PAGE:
Treatment of medication-overuse headache
UK Medicines Information summarises the evidence for this frequently asked question:
What is medication-overuse headache and how is it managed?
A Medication-overuse headache (MOH) is defined as a headache that is present on 15 or more days of the month, and has developed or worsened while a patient has been using analgesic or antimigraine medicines for more than three months. It occurs only in patients with a pre-existing primary headache disorder, usually migraine or tension-type headache.
All medicines used for treating headache can cause MOH (including those that are combined with caffeine, barbiturates or benzodiazepines). These include simple analgesics (aspirin, paracetamol), opioids, triptans, non-steroidal anti-inflammatory drugs and ergot alkaloids.
The treatment of choice for most patients is abrupt withdrawal of the overused medicine — although there are no prospective randomised trials comparing abrupt with gradual withdrawal.
For abrupt withdrawal patients can be managed in primary care, provided that: sudden cessation of the overused medicine is not contraindicated; they have sufficient support; and they are well informed about the cause of MOH and the prognosis following withdrawal.
Patients taking opioids, benzodiazepines or barbiturates, and those who are poorly motivated to stop their antimigraine medicine, are pregnant or have a significant co-existing medical or psychiatric disorder, should be referred to a specialist.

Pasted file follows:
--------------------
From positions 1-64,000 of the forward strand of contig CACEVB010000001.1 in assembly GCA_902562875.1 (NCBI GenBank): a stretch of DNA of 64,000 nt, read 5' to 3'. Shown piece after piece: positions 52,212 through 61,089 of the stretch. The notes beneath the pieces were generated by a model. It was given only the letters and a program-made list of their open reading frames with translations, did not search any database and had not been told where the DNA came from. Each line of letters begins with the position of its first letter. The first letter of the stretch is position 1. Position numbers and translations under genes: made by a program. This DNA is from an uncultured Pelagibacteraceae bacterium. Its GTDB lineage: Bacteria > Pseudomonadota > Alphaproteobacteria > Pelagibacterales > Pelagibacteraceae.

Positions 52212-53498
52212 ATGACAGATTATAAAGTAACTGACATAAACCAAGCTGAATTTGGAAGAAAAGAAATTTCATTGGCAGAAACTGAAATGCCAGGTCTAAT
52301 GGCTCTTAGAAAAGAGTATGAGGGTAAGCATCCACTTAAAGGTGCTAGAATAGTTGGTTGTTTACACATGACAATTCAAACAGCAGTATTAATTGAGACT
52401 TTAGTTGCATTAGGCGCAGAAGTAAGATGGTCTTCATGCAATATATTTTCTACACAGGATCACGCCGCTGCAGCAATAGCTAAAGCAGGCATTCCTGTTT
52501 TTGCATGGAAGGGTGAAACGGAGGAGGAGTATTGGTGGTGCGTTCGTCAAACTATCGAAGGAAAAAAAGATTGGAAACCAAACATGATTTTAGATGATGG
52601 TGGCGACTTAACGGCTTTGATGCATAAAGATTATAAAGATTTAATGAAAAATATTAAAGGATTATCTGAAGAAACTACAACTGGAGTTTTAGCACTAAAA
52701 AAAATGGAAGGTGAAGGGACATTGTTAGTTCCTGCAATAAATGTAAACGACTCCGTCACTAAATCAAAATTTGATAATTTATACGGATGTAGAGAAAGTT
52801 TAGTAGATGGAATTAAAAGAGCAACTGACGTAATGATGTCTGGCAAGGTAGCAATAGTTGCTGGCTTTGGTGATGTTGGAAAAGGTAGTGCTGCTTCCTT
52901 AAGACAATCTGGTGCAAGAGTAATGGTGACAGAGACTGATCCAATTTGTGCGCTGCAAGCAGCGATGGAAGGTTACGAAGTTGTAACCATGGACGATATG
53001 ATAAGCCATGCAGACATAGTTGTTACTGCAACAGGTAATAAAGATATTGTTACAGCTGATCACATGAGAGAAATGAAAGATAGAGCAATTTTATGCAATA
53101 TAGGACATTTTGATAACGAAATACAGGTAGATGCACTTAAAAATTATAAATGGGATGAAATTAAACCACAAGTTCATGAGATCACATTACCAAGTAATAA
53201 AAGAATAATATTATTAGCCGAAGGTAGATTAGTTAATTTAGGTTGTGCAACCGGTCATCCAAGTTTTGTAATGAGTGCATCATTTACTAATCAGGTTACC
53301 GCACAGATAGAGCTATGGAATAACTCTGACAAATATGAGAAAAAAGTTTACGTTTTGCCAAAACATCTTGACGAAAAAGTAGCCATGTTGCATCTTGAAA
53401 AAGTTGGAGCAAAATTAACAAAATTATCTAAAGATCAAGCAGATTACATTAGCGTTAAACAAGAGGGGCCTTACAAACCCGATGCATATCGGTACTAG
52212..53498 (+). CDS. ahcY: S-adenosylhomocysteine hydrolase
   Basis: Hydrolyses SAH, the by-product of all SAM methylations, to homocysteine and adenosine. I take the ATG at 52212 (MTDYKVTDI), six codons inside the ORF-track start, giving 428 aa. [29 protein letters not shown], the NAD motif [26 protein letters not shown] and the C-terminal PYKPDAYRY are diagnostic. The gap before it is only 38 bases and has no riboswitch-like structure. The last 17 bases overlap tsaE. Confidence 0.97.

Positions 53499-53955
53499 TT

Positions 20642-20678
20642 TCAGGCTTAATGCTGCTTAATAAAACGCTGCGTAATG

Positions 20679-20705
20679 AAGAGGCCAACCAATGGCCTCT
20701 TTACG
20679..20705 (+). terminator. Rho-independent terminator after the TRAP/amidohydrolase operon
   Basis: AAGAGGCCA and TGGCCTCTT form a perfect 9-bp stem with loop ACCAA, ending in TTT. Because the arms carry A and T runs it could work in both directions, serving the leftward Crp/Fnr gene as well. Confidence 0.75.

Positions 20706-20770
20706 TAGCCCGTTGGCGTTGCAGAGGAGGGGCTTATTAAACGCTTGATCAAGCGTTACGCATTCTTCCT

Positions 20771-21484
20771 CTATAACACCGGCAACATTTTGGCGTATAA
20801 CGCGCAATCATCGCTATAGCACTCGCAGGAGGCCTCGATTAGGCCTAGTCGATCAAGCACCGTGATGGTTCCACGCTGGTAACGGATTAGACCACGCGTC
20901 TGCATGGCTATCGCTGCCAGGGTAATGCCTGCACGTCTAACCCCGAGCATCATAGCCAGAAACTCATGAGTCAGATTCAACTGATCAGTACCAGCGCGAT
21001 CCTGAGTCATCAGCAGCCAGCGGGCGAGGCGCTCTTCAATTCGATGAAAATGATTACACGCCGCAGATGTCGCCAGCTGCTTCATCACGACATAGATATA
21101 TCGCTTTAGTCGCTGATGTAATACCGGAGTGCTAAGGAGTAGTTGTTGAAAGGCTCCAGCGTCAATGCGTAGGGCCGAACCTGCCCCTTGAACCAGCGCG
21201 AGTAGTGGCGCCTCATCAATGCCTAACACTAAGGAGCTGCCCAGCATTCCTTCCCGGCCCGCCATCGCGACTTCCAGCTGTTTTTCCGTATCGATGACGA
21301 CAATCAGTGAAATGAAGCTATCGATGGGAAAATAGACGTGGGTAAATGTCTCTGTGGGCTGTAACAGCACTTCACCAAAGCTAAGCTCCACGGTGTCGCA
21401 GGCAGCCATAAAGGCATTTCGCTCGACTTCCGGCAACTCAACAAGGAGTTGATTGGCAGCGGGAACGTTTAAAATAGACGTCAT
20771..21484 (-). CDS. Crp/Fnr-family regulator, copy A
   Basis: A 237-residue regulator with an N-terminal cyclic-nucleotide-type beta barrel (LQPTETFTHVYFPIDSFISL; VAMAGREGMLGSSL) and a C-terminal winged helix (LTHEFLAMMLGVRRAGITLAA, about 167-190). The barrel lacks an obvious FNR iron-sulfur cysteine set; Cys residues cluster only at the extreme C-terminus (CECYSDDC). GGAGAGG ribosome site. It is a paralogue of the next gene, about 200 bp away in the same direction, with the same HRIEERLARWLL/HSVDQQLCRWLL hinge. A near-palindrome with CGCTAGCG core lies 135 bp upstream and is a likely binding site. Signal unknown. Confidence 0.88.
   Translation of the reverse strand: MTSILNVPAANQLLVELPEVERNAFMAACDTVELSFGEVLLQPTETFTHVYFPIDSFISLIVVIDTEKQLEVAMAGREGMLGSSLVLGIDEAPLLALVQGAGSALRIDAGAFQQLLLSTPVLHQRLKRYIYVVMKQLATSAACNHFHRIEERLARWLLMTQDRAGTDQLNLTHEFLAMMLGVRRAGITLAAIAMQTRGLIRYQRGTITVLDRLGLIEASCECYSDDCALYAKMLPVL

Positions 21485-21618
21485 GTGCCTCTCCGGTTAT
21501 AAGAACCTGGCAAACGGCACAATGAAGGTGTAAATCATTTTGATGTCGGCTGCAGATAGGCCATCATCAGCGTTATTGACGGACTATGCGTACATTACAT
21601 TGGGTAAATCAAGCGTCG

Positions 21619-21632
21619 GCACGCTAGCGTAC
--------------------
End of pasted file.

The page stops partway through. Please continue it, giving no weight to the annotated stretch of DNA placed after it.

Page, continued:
Patients are likely to require treatment to alleviate withdrawal symptoms. This should include hydration, antiemetics and, if they are unable to tolerate withdrawal headache, short-term regular use of a medicine that is from a different class to the overused medicine.
Relapse of MOH may be prevented through patient education (eg, regarding avoiding headache triggers), using prophylactic medicines to prevent headache and restricting use of medicines for acute treatment. Other strategies include using headache diaries and behavioural therapies.
This FAQ is adapted from a “Medicines Q&A” produced by UK Medicines Information.
The full document, including references, is available online (reviewed October 2011).
Citation: Clinical Pharmacist URI: 11090877
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